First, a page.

*The pope would also teach that the Father and the Son and the Holy Spirit are three distinct persons or hypostases, and not simply "subsistent relations" within the one God who is identified with the divine nature. And he would insist that the one true God of Christian faith is not the Holy Trinity understood as a quasi-uni-personal subject who reveals himself as Father, Son and Spirit, which is unacceptable "modalism." He would rather hold that the one God is Jesus' Father from whom the Holy Spirit proceeds who dwells in the Son, and in those who by faith and grace become sons of God through him.

*The pope would also insist that human beings can have real communion with God through God's uncreated divine energies and actions toward creatures, from the Father through the Son in the Holy Spirit.

*He would also officially say that the immaculate conception of Christ's mother Mary from her parents, and Mary's total glorification in the risen Christ "at the right hand of the Father," are not properly explained in the papal bulls that originally accompanied the Roman church's "ex cathedra" dogmas on these two articles of faith. The pope would explain that Mary's conception by her parents was pure and holy without a need for God extraordinarily to apply "the merits of Christ" to Joachim and Anna's sexual act of conceiving her in order to free her from "the stain of original sin." And the pope would also have to make it clear that Mary really died, and was not assumed bodily into heaven before vanquishing death by faith in her Son Jesus.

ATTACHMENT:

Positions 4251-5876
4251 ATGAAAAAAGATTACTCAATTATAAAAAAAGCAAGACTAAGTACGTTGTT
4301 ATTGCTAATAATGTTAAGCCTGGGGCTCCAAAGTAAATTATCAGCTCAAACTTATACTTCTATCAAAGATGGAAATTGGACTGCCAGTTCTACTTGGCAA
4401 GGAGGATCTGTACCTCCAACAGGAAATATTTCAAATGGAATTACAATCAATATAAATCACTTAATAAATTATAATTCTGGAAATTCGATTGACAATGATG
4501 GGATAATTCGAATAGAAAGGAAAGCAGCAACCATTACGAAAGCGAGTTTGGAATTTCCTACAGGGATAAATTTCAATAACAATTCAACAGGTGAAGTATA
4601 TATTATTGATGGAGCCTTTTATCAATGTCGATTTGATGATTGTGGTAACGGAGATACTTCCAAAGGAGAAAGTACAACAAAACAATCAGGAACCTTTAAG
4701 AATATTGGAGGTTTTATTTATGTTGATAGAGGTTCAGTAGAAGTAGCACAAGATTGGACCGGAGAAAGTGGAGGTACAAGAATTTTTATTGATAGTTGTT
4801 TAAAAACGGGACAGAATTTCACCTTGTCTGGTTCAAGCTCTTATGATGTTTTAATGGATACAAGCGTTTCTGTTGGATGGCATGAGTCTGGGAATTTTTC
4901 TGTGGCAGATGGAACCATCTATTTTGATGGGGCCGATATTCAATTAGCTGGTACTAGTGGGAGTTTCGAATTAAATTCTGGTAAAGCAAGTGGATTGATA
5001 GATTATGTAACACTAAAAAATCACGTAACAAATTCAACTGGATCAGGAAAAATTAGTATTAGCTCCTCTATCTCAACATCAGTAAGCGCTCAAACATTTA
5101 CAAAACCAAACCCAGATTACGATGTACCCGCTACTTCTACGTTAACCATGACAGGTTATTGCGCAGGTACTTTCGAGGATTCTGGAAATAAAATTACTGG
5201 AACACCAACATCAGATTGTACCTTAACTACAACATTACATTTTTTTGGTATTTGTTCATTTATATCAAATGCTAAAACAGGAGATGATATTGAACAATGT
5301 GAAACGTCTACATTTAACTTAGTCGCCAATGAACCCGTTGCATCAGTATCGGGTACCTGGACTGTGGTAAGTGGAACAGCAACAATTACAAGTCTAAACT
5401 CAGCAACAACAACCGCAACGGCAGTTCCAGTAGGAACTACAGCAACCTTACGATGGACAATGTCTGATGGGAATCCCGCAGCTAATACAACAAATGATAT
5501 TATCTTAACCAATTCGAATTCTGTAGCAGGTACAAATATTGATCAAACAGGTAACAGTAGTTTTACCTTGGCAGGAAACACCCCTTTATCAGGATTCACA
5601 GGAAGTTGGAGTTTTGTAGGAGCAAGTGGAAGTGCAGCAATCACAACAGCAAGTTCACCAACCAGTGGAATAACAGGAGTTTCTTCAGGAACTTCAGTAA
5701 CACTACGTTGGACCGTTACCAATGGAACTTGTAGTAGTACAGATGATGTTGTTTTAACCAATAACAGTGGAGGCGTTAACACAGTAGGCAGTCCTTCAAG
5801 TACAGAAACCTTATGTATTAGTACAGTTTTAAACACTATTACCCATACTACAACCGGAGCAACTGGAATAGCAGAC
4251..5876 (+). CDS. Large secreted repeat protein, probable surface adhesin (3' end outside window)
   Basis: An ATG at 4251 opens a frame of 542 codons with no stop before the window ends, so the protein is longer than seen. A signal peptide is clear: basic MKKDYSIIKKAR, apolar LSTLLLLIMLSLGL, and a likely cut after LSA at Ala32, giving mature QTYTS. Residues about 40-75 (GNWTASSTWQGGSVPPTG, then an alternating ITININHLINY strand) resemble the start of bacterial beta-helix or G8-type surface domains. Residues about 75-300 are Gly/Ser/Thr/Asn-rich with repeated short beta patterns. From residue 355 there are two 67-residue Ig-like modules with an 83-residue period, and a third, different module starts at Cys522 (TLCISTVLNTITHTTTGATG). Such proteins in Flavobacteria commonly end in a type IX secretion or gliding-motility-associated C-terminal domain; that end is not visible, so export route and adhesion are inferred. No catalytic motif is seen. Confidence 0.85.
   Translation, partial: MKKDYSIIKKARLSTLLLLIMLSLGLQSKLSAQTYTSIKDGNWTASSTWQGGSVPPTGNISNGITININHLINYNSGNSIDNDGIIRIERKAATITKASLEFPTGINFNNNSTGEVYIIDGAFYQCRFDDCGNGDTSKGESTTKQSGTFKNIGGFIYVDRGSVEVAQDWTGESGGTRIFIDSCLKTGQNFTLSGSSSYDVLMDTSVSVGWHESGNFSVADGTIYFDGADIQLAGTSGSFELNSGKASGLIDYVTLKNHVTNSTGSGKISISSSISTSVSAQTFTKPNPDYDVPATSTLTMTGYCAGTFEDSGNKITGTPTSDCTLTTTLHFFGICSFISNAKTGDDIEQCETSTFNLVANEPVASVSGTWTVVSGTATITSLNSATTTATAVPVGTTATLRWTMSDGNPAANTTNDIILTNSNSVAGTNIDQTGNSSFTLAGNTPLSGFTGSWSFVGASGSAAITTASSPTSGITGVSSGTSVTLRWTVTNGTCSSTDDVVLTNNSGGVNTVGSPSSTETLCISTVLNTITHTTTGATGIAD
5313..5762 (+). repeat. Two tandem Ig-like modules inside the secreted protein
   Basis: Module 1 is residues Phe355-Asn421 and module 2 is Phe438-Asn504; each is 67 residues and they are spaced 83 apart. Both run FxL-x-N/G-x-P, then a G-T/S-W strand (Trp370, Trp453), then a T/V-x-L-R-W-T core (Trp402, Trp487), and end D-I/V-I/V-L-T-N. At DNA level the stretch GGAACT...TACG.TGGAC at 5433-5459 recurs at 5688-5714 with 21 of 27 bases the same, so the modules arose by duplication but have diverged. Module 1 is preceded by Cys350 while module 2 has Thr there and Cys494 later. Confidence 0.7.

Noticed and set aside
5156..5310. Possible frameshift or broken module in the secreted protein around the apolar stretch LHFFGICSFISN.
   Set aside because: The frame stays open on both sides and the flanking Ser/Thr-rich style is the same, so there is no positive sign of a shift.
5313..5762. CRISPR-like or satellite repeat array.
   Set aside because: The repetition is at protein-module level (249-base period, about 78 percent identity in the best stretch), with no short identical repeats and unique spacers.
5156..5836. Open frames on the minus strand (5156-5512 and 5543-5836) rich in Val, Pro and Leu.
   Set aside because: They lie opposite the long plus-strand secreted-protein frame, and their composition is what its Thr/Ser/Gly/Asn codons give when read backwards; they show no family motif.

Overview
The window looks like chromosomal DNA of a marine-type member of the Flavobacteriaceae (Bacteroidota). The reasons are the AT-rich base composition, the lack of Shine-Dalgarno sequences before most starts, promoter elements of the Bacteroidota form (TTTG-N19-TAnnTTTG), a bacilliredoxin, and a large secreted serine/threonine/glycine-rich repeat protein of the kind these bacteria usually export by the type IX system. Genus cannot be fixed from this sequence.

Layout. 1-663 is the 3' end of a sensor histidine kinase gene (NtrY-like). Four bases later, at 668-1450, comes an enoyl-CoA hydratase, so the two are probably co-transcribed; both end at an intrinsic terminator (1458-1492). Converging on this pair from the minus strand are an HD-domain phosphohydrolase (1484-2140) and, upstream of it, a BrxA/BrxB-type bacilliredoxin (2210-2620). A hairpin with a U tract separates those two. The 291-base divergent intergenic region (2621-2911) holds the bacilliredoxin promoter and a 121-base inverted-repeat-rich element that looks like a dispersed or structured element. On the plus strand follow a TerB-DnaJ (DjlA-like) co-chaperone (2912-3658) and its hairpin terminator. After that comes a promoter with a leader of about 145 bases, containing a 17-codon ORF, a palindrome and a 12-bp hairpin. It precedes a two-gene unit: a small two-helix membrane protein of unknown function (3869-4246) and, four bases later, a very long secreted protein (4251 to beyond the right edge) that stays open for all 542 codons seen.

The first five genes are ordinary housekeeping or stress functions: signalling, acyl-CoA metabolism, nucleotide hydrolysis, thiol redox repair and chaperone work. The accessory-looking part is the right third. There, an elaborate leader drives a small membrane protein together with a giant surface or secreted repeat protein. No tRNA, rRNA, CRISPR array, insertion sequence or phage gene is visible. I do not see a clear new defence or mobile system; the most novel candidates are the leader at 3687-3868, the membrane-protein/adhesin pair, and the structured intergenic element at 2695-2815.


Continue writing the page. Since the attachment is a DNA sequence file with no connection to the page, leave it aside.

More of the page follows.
« Last Edit: November 23, 2013, 12:13:36 PM by Jetavan »
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Offline lovesupreme

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Re: What Would The Catholic Church Have To Concede?
« Reply #179 on: November 23, 2013, 12:18:22 PM »
*The pope would also teach that the Father and the Son and the Holy Spirit are three distinct persons or hypostases, and not simply "subsistent relations" within the one God who is identified with the divine nature. And he would insist that the one true God of Christian faith is not the Holy Trinity understood as a quasi-uni-personal subject who reveals himself as Father, Son and Spirit, which is unacceptable "modalism." He would rather hold that the one God is Jesus' Father from whom the Holy Spirit proceeds who dwells in the Son, and in those who by faith and grace become sons of God through him.

The Pope/RCC doesn't teach this already?